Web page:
In the absence of a contract to the contrary. It is obvious that the unpaid seller can claim interest only when he can recover the price. Suit for interest: When under a contact of sale. the court may award interest at such rate as it thinks fit on the amount of the price. The amount of damages is to be determined in accordance with the provisions laid down in sec. 1872. the seller can only sue for damages and not for the price. (iv) suit for breach of condition. the seller has a further right to claim interest on the amount of the price. the difference between the market price and the contract price can be recovered. b. as a rule. But the contract is made only with . (iii) specific performance. Suit for damages for non-acceptance: Where the buyer wrongfully neglects or refuses to accept and pay for the goods. the seller tenders the goods to the buyer and the buyer wrongfully refuses or neglects to accept and pay the price. if the seller’s remedy is to claim damages only then the cannot claim interest. 1 a) An offer may be general or specific: According to Sec. the seller can sue the buyer for the price of the goods.Suit for price: Where under a contract of sale the property in the goods has passed to the buyer and the buyer wrongfully neglects or refuses to pay the price. his only remedy is to claim damages. An offer may be made to the world at large. a. 2 (a) an offer must be made to a specific person. The interest may be calculated from the date of the tender of the goods or from the date on which the price was payable. Discuss the essentials of a valid contract. What is consideration? Give some examples. Where the property in the goods has not passed to the buyer and the price was not payable without passing of property. (vii) recovery of interest. (v) suit for breach of warranty (vi) anticipatory breach. the seller cannot file a suit for the price.73 of the Indian contract Act. the seller may sue him for damages for non-acceptance. Buyer’s remedies against seller The buyer has the following rights against the seller for breach of contract: (i) damages for non-delivery (ii) right of recovery of the price. Thus. where is an available market for the goods prima facie. Where the property in goods has not passed to the buyer. Q6.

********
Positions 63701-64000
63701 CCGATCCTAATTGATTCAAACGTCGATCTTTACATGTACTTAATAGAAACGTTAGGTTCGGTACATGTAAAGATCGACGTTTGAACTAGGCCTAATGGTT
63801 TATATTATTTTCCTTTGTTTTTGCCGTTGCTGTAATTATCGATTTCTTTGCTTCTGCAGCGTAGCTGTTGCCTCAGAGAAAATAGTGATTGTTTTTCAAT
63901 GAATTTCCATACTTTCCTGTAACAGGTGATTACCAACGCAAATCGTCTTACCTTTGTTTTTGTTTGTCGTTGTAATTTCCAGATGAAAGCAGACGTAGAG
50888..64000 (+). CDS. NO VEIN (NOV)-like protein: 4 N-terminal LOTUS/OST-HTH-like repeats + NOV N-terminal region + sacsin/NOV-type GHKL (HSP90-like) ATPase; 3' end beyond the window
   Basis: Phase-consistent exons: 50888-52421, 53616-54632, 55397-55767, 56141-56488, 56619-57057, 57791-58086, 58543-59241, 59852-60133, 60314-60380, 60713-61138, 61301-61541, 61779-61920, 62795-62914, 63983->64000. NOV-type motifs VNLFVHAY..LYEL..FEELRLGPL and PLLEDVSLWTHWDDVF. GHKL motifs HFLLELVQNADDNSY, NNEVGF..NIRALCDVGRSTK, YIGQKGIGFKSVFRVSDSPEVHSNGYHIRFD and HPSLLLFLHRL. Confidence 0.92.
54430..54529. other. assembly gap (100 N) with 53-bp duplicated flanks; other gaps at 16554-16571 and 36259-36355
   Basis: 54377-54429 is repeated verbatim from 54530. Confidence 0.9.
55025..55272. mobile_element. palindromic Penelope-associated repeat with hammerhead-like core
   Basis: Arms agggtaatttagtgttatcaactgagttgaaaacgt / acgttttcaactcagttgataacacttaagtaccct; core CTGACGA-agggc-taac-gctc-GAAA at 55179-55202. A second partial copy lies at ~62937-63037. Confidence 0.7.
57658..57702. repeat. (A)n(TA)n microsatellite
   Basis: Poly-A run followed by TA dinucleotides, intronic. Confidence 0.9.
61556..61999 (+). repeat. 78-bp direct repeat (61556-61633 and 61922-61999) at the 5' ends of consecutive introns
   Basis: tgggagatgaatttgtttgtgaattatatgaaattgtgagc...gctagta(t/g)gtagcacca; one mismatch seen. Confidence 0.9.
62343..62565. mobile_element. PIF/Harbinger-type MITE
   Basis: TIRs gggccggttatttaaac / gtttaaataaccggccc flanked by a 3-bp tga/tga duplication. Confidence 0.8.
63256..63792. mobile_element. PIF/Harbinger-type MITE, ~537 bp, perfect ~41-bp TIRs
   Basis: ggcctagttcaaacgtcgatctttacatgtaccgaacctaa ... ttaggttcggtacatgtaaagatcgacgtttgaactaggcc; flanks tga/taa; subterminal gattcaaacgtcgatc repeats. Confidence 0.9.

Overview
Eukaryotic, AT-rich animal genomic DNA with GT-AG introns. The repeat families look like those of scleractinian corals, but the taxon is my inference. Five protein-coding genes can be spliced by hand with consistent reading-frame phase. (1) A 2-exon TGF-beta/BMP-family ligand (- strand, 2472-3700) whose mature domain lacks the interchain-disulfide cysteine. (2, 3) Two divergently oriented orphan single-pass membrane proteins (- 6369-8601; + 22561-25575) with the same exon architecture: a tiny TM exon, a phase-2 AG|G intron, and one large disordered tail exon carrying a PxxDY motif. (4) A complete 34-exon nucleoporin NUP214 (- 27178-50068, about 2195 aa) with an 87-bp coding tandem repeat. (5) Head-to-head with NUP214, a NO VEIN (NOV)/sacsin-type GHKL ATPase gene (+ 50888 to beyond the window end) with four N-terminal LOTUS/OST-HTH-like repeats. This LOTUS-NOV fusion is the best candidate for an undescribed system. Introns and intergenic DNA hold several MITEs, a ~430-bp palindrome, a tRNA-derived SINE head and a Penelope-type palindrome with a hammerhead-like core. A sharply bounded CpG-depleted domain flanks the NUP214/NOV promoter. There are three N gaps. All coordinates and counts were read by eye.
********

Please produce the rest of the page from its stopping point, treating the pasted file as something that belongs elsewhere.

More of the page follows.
If some of the essential terms of a bargain may not be specified but are capable of being determined by some method other than by a future agreement there will be a good contract between the parties. . A cannot sue Mr. 8 d) A statement of intention and an invitation to offer are not offers: Preliminary negotiations are likely to take place before entering into an agreement. Such a declaration by itself does not become an offer.. A tells B ‘I want to sell my car’. moral or religious agreements are not legally enforceable. This is not an offer. e. Mr. For example. Anson expressed ‘The law requires the parties to make their own contract. This is so because the courts cannot say what the parties to the contract are to do and whether there is violation of the contract. B for unconsumed food.the person who accepts and fulfills the conditions of the proposal. all the terms of an offer need not be expressed. 3 In Carlill Vs Carbolic Smoke Ball Co. The test of contractual intention is objective and not subjective. Mr. The court has to ascertain the intention of the parties. B to dinner. a Company offered by advertisement to pay £100 to any one who contacts the increasing epidemic influenza. A invites Mr. Mr. (1893). is generally accepted as vital to form a legal agreement.g. but no contract can arise until it has been accepted by an ascertained person‘. The plaintiff used the smoke mokeball as per the directions but subsequently suffered from influenza. ‘An offer need not be made to an ascertained person. 6 c ) An offer must be definite and certain: The terms of an offer should not be uncertain and ambiguous. B fails to attend. 2 In the words of Anson. Social. In the course of such negotiations one party may make some declarations regarding his intention of doing something. it will not make a contract for them out of terms which are indefinite or illusory ‘. What is considered is not what the parties had in mind but what a reasonable person would think in the circumstances their intentions to be. cold or any disease caused by taking cold after having used the ball as per printed directions. 5 Whether the offeror intended to enter into legal obligations or not could be known from the nature of the agreement and the surrounding circumstances. 4 b) An offer should be made with an intention of creating legal obligation: This principle of English law though not incorporated specifically under Section 10. She was held entitled to recover the promised reward. 7 However. It was added that ‘£1000 is deposited with the Alliance Bank showing our sincerity in the matter’.